Back to Top Skip to main content Skip to sub-navigation

DHA leaders recognize CCP collection campaign contributors & donors

Image of Three military personnel in uniform, wearing masks, in front of flags. Deputy Secretary of Defense David L. Norquist (left) and Army Lt. Gen. Ronald J. Place (right) present an award to Air Force Tech. Sgt. Christina Swope on behalf of all Air Force personnel who worked on convalescent plasma efforts during the COVID-19 pandemic. (Photo by Navy Communication Specialist 2nd Class Kurtis A. Hatcher.)

Recommended Content:

Coronavirus | Convalescent Plasma Collection Program | Coronavirus and the COVID-19 Vaccine | Armed Services Blood Program

Top Department of Defense (DOD) leaders came together to recognize individuals and teams across the DOD for their effort in meeting the department’s goal of collecting 10,000 units of COVID-19 convalescent plasma (CCP) by September 30.

Deputy Secretary of Defense David Norquist, Assistant Secretary of Defense for Health Affairs Tom McCaffery; and Army Lt. Gen. (Dr.) Ronald J. Place, director of the Defense Health Agency, hosted a recognition ceremony at Walter Reed National Military Medical Center in Bethesda, Maryland, for the individuals and teams that met the goal set by then Secretary of Defense Mark Esper.

“Your success can be attributed to the many hands that worked together to deliver immediate care,” Norquist said during his keynote address. “I congratulate you for achieving thousands of units in such a short amount of time — that is no small feat. It is a testament to your hard work to collect daily collections of at blood donor centers and your willingness to venture into hot spots for mobile blood drives. It would also not be possible without the generosity of approximately 3,000 donors who participated in this campaign.”

On June 1, DHA launched donation drives through its 20 Armed Services Blood Program centers across the continental United States and in Hawaii, Guam, and Germany to collect plasma from patients who have fully recovered from COVID-19 to support the development of an effective treatment against the disease. By the September deadline, DOD had exceeded the goal, obtaining 10,745 total units of procured and donated CCP from active-duty personnel, military retirees, their families, and non-DOD civilians.

“Our medical researchers and infectious disease specialists in this country went to work to understand the disease and what possible treatments we could develop to counter it,” said McCaffery in his opening remarks. “And that is where all of you came in, once again, bringing your expertise and your skills to bear to help offer a life-saving treatment – convalescent plasma – in the middle of a global pandemic,” he added before introducing the deputy secretary of defense.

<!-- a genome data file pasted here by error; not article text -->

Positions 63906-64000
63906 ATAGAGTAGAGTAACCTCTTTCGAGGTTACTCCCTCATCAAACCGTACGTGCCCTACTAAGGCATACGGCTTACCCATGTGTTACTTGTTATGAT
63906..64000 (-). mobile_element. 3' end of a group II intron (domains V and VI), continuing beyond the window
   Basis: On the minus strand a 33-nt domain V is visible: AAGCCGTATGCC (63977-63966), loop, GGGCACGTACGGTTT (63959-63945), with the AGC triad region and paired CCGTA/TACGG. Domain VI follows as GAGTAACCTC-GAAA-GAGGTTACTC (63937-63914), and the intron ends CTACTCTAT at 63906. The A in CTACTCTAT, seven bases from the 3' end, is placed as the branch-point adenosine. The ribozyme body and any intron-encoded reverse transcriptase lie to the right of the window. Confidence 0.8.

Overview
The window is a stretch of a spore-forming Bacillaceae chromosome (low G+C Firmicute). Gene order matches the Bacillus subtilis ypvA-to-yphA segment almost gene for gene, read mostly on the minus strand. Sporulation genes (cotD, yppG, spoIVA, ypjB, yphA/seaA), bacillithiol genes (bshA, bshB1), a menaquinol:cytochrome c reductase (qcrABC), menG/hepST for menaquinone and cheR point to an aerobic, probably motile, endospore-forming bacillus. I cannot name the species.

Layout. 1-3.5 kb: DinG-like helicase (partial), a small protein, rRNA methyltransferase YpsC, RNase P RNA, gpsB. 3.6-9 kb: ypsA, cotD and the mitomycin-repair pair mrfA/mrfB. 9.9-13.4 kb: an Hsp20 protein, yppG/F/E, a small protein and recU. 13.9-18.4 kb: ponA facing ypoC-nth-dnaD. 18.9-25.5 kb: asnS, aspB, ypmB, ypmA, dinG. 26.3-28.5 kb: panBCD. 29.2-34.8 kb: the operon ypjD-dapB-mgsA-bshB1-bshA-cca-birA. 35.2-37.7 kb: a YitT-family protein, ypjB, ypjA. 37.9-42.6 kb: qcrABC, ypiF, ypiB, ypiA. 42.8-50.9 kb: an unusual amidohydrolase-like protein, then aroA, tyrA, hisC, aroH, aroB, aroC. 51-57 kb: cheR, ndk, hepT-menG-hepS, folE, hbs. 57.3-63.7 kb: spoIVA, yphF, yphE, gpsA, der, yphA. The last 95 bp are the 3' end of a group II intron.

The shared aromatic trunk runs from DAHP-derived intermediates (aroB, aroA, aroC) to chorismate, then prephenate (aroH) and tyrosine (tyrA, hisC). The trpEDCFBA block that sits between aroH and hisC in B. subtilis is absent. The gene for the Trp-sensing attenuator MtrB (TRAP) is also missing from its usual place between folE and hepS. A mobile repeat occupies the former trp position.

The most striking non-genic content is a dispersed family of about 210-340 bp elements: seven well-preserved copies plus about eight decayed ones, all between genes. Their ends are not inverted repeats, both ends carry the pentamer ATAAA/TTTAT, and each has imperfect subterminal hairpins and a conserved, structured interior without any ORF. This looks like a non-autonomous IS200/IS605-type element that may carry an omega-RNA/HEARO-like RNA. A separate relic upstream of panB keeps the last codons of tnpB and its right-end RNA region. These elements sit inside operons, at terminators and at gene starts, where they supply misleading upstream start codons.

Group of military personnel around a technician, looking at a computer screen
The Honorable David L. Norquist, Deputy Secretary of Defense; the Honorable Thomas P. McCaffery, the Assistant Secretary of Defense for Health Affairs; and Lieutenant General Ronald J. Place, MC, USA Director, Defense Health Agency toured the Walter Reed National Military Medical Center (WRNMMC) Apheresis Center. (U.S. Navy photo by Mass Communication Specialist 2nd Class Kurtis A. Hatcher/Released)

The immune system of a COVID-19-positive patient creates infection-fighting antibodies contained in their plasma, or the liquid part of their blood. By donating blood, a patient who recovers fully can provide CCP rich in antibodies that can subsequently be transfused into a sick patient who is still fighting the virus to boost their immune system and help them recover.

“Today we gather to acknowledge your selfless act of volunteerism to collect or donate COVID convalescent plasma,” said Norquist. “Thanks to the hard work of the Defense Health Agency to synchronize this worldwide campaign, 160 patients within the Military Health System have received 250 units of plasma. That is 160 lives that you have affected.”

In his closing remarks, Place also congratulated the recipients for their contributions and highlighted that it was a team effort.

“Like every aspect of military medicine, the DHA and the Armed Service Blood Program draw from the expertise of the Army, Navy and Air Force leaders,” he said. “This was a shared success of everyone in military medicine.”

This success reflects the strength of that teamwork, according to Place.

“In my opinion, that’s the best kind of outcome for our health system,” he said. “The reforms to military medicine that Secretary Norquist and Secretary McCaffery are leading remain inspired by the belief that a well-integrated organization across functions, across military departments, and unified in its strategic execution, both internally and with our partners in civilian medicine, strengthens the health and readiness of our force.”